Private companies buying and selling homes from families are the real estate equivalent of parasitic clothing trucks and finance firms "preying on the most vulnerable in my view", Labour's housing spokesman warns.

Phil Twyford is calling on the Government to review the sector in order to safeguard consumers.

"When houses are being sold through a licensed real estate agent at least you've got some accountability and rules in place."

Twyford's comments follow revelations in today's Weekend Herald that a gravely ill Mangere pensioner is scrambling to save her family home of 52 years after signing it away in under three hours to a no-commission house buying company without receiving advice from her family or lawyer.


Sarah Ewe, 72, has stomach and lung cancer and was receiving chemotherapy when Auckland House Buyers sales rep Peter Lee called at her doorstep in November after she responded to an unsolicited flyer left in her letterbox.

She claims she did not realise she was signing a sale and purchase agreement for $560,000, a figure that appears to be below current market estimates.

Her family believe the company took advantage of the widowed great-grandmother to secure a cheap deal and say there is no way she gave informed consent, a claim denied by Lee.

Consumer NZ says Ewe may have grounds to challenge the sale contract and her family are now seeking urgent legal advice as the settlement date looms.

Twyford said private house buying companies appeared to be operating with little regulation and were beyond the purview of the Real Estate Agents Authority, a watchdog which monitors the activities of licensed agents.

"I call on the Minister of Consumer Affairs to take a serious look at this," Twyford said.

"These companies look to be the real estate equivalent of clothing trucks and finance companies. They're unregulated and appear to be preying on the most vulnerable.

"In an over-heated housing market people who are vulnerable are understandably tempted to cash up, and while on the face of it's no different to any other private sale, when you've got a company that's doing this systematically you have to wonder whether there's a need for a bit of accountability and some protection for consumers.


"Perhaps companies like this should be covered by the Real Estate Agents Authority legislation."

Consumer Affairs Minister Jacqui Dean acknowledged what was obviously a distressing time for Ewe and her family.

While she was unaware of the full details of the case, Dean said she was always concerned "when consumers feel they have been deceived".

She encouraged anyone concerned about their dealing with private house buying and selling companies to contact her office.

Dean said she was "more than happy to look into both the [Ewe] case and the framework surrounding it" to see if further regulation was needed to protect consumers.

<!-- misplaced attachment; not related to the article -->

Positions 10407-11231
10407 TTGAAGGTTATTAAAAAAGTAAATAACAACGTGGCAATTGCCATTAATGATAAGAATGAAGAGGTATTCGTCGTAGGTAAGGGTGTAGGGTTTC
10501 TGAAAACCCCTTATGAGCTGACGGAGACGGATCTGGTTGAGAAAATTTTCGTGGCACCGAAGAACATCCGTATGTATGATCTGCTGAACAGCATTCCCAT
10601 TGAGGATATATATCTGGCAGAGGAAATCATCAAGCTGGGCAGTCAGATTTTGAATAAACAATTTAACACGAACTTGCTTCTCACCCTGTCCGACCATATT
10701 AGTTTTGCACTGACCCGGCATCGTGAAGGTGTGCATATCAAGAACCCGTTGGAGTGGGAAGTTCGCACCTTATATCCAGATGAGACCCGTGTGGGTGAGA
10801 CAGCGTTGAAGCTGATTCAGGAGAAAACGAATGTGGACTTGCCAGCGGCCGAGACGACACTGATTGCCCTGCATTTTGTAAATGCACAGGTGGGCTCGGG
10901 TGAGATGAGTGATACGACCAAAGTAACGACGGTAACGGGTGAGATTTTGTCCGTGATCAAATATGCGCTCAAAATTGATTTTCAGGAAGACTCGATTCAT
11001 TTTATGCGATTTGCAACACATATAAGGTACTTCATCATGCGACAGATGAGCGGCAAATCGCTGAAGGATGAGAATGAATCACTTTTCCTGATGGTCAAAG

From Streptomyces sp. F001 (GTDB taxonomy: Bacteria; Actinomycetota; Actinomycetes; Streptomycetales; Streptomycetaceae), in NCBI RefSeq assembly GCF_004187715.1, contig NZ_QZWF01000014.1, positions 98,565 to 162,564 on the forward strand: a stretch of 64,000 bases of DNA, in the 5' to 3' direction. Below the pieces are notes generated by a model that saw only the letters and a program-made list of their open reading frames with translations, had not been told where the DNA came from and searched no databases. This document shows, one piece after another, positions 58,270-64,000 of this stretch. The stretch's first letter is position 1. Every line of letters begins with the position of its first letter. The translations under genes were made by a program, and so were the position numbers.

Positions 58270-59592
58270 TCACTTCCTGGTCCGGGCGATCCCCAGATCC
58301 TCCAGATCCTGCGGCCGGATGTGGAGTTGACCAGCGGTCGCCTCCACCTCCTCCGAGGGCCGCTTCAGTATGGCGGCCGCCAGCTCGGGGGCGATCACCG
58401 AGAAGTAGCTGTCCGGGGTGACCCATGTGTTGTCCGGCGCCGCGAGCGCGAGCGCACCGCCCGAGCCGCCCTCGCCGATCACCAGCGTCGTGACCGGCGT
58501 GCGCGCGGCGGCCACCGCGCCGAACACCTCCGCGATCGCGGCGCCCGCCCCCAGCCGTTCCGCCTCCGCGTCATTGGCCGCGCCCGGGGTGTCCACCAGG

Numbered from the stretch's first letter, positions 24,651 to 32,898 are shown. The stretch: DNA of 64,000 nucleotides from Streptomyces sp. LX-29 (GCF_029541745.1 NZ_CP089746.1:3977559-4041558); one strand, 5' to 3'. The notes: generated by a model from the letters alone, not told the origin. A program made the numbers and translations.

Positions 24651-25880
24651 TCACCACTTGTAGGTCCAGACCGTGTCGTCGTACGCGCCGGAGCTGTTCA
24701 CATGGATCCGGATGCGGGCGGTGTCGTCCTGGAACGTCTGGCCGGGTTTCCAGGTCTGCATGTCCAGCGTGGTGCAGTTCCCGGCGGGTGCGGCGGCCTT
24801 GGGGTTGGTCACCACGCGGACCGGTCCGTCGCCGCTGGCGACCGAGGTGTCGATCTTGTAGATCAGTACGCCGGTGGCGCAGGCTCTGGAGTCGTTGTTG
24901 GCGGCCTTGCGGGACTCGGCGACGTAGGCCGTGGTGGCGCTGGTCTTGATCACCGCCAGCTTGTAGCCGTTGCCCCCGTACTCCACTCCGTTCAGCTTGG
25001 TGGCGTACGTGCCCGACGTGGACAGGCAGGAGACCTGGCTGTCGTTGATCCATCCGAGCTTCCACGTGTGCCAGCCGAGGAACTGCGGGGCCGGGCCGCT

"If it is an ongoing concern we would look into the wider issue."

Ewe is unsure where she will go and her family are now scrambling to get legal advice in a bid to halt the sale.

"That's how friggin' dumb I am," Ewe said through tears.

"I'm so embarrassed by what I've done."

Quotable Value estimates Ewe's house is currently worth $660,000. Three separate computer-based valuations viewed by the Weekend Herald this week put the home's worth at between $600,000 and $715,000.

Consumer NZ said the case "smacks" of unfairness and Ewe may have grounds to overturn the contract if she can prove unconscionable conduct or breach of the Fair Trading Act.

"Her best advice is talk to a lawyer," Consumer NZ chief executive Sue Chetwin said.

"She may well have grounds to stop this sale going ahead because she hasn't been properly advised."

Auckland House Buyers declined to comment, referring the matter to its lawyers.

"I don't want to say anything that can jeopardise my position," Lee told the Weekend Herald.

But in a text message to Ewe last month, Lee defended the sale process.

"At the time of the meeting we were both very clear and i invited all your family members to sit in on our meeting as well. Given property needs to be modernized (sic) and there are not agent fees involved the price is a very fair offer."

In a letter last month, Ewe's GP Mike Lovell-Smith said she was vulnerable at the time, having undergone chemotherapy and stomach cancer surgery, and a recent CT scan identifying lung cancer.

"It would be easy for people to take advantage of her in her current poor health. I hope she will be offered all the help available in dealing with the matters related to her house."

But pleas to have the sale contract voided appear to have fallen on deaf ears. Ewe is due to vacate the humble three-bedroom home next week and may have to move in with grandchildren.

Lee, the company's head buyer, turned up on Ewe's doorstep with a basket of food treats after she responded to a flyer advert delivered into her mail box earlier that day.

The flyer, endorsed by ex-Warriors league star Wairangi Koopu, promised: "For a fair offer & no agent fees, call today."

The company and its offshoot Property Wise buy homes in private sales. Its salespeople are not subject to real estate industry code of conduct rules or regulations under the Real Estate Agents Act.

Ewe claimed she queried whether her lawyer should be present and believed she was signing some sort of agency agreement.

A family friend and industry insider, who the Weekend Herald has agreed not name, said Ewe would have been under immense "emotional duress and stress" at the time.

"The price is well below the market value, she's got nowhere to go, she's a sick woman and these people have taken advantage of her."

The Real Estate Agents Authority said homeowners did not have to sell through licensed real estate agents, but had less access to redress if something went wrong in a private sale through an unlicensed salesperson.